As William Shakespeare has written, “what’s in a name?”. His point is that names or labels are somewhat arbitrary and do not define us. Our worth and value come from far more. While I agree with this sentiment, I often find myself in a conversation discussing how many sales operations functions are being rebranded.
As you pay attention to the great conversations over LinkedIn or observe the positions from a variety of consultancies and thought leaders, you may notice the rise of alternative sales operations names including:
- Revenue Operations
- Commercial Operations
- Growth Operations
How did we get here?
While there may be a more elaborate or complex answer, I believe the shift is partially a result of the expanding outreach of sales operations across the enterprise. Years ago, sales analytics, systems, and operations were for the sole benefit of sales. Now, more than half of sales operations teams provide dedicated support to Marketing. More than a third of sales operations teams support Product, Finance, and Service functions (source: 2019 Gartner State of Sales Operations Survey, n=296). Clearly, sales operations have become a critical and interconnected function across the enterprise.
In addition to cross-functional partnerships and collaboration, the alternative naming conventions for sales operations may be a symptom of an executive shift. As you scan through LinkedIn, you will see that the senior-most sales leader goes by many names – Chief Sales Officer, Chief Revenue Officer, Chief Commercial Officer, etc. The debate about the sales operations branding might simply be lagging the executive titling. So, while we may debate the cache of revenue ops versus commercial ops, it’s unlikely that a Chief Revenue Officer will have a Head of Commercial Operations – these things go in pairs.
There may be another dynamic at play. There are industry biases. For some industries, revenue operations may align closer to a Finance function rather than one supporting the sales force. In my observations – with the good fortune to work with many clients – I believe technology and subscription-based pricing have caused some of this disruption … in a good way. The revenue cycle in a subscription-based model is quite different from the legacy, perpetual ownership model. Functions like customer success have become quite popular and are a key part of the revenue engine. So, as sales operations extend their support to customer success teams, it’s easy to see how sales operations can morph into revenue operations.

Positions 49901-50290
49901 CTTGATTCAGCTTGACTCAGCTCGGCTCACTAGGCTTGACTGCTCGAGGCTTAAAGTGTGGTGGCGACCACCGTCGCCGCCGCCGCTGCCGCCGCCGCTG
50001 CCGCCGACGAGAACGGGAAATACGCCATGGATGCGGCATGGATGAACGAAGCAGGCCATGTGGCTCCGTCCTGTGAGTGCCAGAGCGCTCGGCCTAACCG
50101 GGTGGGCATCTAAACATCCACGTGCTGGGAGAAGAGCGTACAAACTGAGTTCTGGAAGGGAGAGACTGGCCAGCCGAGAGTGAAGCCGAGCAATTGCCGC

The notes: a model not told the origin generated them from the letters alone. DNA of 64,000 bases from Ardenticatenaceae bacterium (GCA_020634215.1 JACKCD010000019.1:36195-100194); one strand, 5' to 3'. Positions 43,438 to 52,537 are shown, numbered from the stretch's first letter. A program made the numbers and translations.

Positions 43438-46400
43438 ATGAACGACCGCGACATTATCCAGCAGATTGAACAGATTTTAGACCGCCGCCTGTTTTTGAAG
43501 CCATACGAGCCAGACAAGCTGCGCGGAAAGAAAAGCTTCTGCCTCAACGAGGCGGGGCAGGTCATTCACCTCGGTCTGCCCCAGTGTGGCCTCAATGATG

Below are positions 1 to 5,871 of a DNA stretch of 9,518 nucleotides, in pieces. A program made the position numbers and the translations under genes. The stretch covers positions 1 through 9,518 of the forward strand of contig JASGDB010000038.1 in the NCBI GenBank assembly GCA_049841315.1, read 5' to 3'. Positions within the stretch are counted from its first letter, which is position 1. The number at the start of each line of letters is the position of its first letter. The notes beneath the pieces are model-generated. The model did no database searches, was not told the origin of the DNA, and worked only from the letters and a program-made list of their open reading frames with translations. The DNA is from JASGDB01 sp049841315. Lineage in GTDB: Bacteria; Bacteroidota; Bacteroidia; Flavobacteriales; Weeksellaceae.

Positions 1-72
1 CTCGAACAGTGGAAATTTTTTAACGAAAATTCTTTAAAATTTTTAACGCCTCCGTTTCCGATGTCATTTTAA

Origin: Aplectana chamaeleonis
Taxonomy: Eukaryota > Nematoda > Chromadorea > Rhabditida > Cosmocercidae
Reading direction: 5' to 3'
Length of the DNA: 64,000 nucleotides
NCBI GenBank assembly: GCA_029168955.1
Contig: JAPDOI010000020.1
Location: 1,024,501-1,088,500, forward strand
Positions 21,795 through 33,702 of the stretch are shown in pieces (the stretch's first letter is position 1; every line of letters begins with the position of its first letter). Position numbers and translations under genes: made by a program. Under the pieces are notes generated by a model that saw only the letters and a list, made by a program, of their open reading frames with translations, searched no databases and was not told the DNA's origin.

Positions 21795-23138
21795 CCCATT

Regardless of naming conventions, there is a convergence
Undoubtedly, there are some overlapping responsibilities across sales, marketing, service, and customer success operations. If you adhere to the notion that the operational priority is to support revenue generation, Revenue Operations may sound fitting. Then again, if your goal as an operations leader is to drive commercial success, perhaps Commercial Ops is more your thing.
Ultimately, we must not lose sight of the great opportunity ahead of us as leaders of sales, revenue, commercial or growth operations. You can support and improve selling execution by reducing administrative burdens and process friction. You can provide analytics and insights to improve decision making. Plus, regardless of the function’s name, you must lead a team to support a more complicated business model with more stakeholders requiring more digital dexterity and collaboration.
Does the name matter?
No, and maybe a little. Going back to Shakespeare, we are not defined by our name. However, job titles impact your ability to attract talent. As you consider your scope and industry, rebranding your sales operations might be a good idea.
I’m confident that this debate is not ready to end. Leading companies are challenging the old definitions and boundaries of what sales operations can do. Plus, with COVID-19 disrupting many organizations and causing most to revisit budgets and headcount, the operational overlaps across sales, marketing, service, and customer success will likely trigger some discussion on how to reduce operational costs. In other words, there is likely more convergence ahead. Let the debate continue.
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